Cheri Reviews Suffer the Children by Craig DiLouie


I picked this book up from NetGalley a LONG time ago and then I forgot about it. Recently, I found the audio book at the library and figured it was the universe’s way of telling me to check this one off my lengthy “to be reviewed” list.

Suffer the Children is a horror story that focuses on a few families in a what seems to be a smallish town. It starts out right before all of the prepubescent children of the world die. It moved over the globe in shifts but all of the children in this town dropped at the same time. And then they came back a few days later. That’s when the story really begins.

I thought the book was a lot of fun to read. It’s mostly told from the POVs of various adults – parents or medical professionals – and, a few times, from kids. The kids’ POVs I found a bit problematic simply because many times there were words and phrases or other things put forward that didn’t fit for a kid to say or notice or know and it broke that illusion for me. The adult POVs, though, I loved. They showed some great evolution in thought and justification.

There were some things that either weren’t explained very well – like why some industries were expected to not be present anymore because the kids died or why there was a shortage of food and supplies in the grocery store – and others were tough to swallow and went beyond my ability to suspend disbelief.

Ultimately, I had a great time reading this book. It was a lot of fun. It was sort of like a good, cheesy, horror movie. There was some humor, a lot of blood, some engaging characters, controversy, and evil kids. I definitely recommend it for fans of the horror genre who are looking for a lighter read.

Thanks to NetGalley and the publisher for providing me with a copy. The audio book narrator did a good job of bringing it to life so I can definitely recommend the audio version if you prefer reading that way, like I do.

You can download a sample or purchase Suffer the Children by clicking here.

Cheri Reviews The Night Sister by Jennifer McMahon

I received this book quite a long time ago from the publisher, via NetGalley, for review. Unfortunately, I’m really, really far behind on all my reviews so I was pleased when I saw I could get the audio book from the library. I have much more time for ear reading and I enjoyed the narrator’s work on The Winter People so it was a win-win!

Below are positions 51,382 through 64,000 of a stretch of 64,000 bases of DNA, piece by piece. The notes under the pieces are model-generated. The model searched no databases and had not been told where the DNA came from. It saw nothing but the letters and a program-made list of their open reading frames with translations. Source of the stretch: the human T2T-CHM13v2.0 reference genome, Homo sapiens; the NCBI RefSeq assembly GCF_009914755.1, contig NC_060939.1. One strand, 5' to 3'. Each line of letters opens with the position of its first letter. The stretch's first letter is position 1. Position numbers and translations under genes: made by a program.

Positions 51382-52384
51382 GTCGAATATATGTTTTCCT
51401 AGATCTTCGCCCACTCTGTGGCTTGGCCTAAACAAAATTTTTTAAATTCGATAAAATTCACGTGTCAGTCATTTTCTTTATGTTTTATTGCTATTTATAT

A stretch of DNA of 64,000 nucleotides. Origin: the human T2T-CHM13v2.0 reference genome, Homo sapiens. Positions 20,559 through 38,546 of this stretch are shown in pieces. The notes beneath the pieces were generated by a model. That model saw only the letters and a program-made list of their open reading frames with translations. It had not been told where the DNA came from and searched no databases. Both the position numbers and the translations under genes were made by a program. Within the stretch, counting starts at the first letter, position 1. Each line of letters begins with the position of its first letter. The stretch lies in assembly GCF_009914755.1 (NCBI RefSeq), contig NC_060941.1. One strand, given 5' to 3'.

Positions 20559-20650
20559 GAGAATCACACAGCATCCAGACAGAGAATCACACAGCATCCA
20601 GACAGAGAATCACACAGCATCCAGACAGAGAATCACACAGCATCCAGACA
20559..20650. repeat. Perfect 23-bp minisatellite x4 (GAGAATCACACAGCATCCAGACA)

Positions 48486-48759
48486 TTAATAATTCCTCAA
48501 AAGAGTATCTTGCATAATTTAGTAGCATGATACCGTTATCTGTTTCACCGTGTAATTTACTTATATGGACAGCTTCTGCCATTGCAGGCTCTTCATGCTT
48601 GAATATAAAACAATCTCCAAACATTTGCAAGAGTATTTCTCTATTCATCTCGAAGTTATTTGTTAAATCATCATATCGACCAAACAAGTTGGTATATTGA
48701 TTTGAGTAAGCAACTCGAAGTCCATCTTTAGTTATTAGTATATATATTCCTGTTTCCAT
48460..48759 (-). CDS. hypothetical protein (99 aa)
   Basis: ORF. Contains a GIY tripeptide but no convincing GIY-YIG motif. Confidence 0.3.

Here’s the blurb from Amazon (skip it if you want to be surprised. I won’t give anything away):

Once the thriving attraction of rural Vermont, the Tower Motel now stands in disrepair, alive only in the memories of Amy, Piper, and Piper’s kid sister, Margot. The three played there as girls until the day that their games uncovered something dark and twisted in the motel’s past, something that ruined their friendship forever.

Now adult, Piper and Margot have tried to forget what they found that fateful summer, but their lives are upended when Piper receives a panicked midnight call from Margot, with news of a horrific crime for which Amy stands accused. Suddenly, Margot and Piper are forced to relive the time that they found the suitcase that once belonged to Silvie Slater, the aunt that Amy claimed had run away to Hollywood to live out her dream of becoming Hitchcock’s next blonde bombshell leading lady. As Margot and Piper investigate, a cleverly woven plot unfolds—revealing the story of Sylvie and Rose, two other sisters who lived at the motel during its 1950s heyday. Each believed the other to be something truly monstrous, but only one carries the secret that would haunt the generations to come.

This is the first time I’ve read the blurb (the misspelling of Sylvie’s name isn’t mine but Amazon’s) and it’s pretty spot on. I’m glad I didn’t read it first because I had no idea what was going on. The story is told in three different time frames: the 1950s, the late 1980s, and 2013-2014. There are also quite a few POVs. Between the jumping times and changing points of view, I was nervous that I’d be yanked out of the story and have a hard time actually connecting with the characters. I’m happy to report that it wasn’t an issue at all. I became very quickly involved in the stories – Rose and Sylvie, teen-aged Piper, Amy, and Margot, and the grown-up versions of them all.

I don’t want to spoil anything for you if you’ve not jumped on the bandwagon and read this yet. I’ll say that I enjoyed this book more than I did The Winter People, which I did like. I felt that the story was tight and plausible – which can be tough to do when you’re talking about supernatural stuff. There were plenty of twists and I was so into the story that I didn’t want to stop and think my predictions through too much. Some stuff I had figured out but even a few of those didn’t turn out exactly like I thought. And the creepy, spooky feel of the book was fantastic. It reminded me of when I read Stephen King books in the 80s and 90s – the things that scare one the most are the things that could actually happen and this felt like that.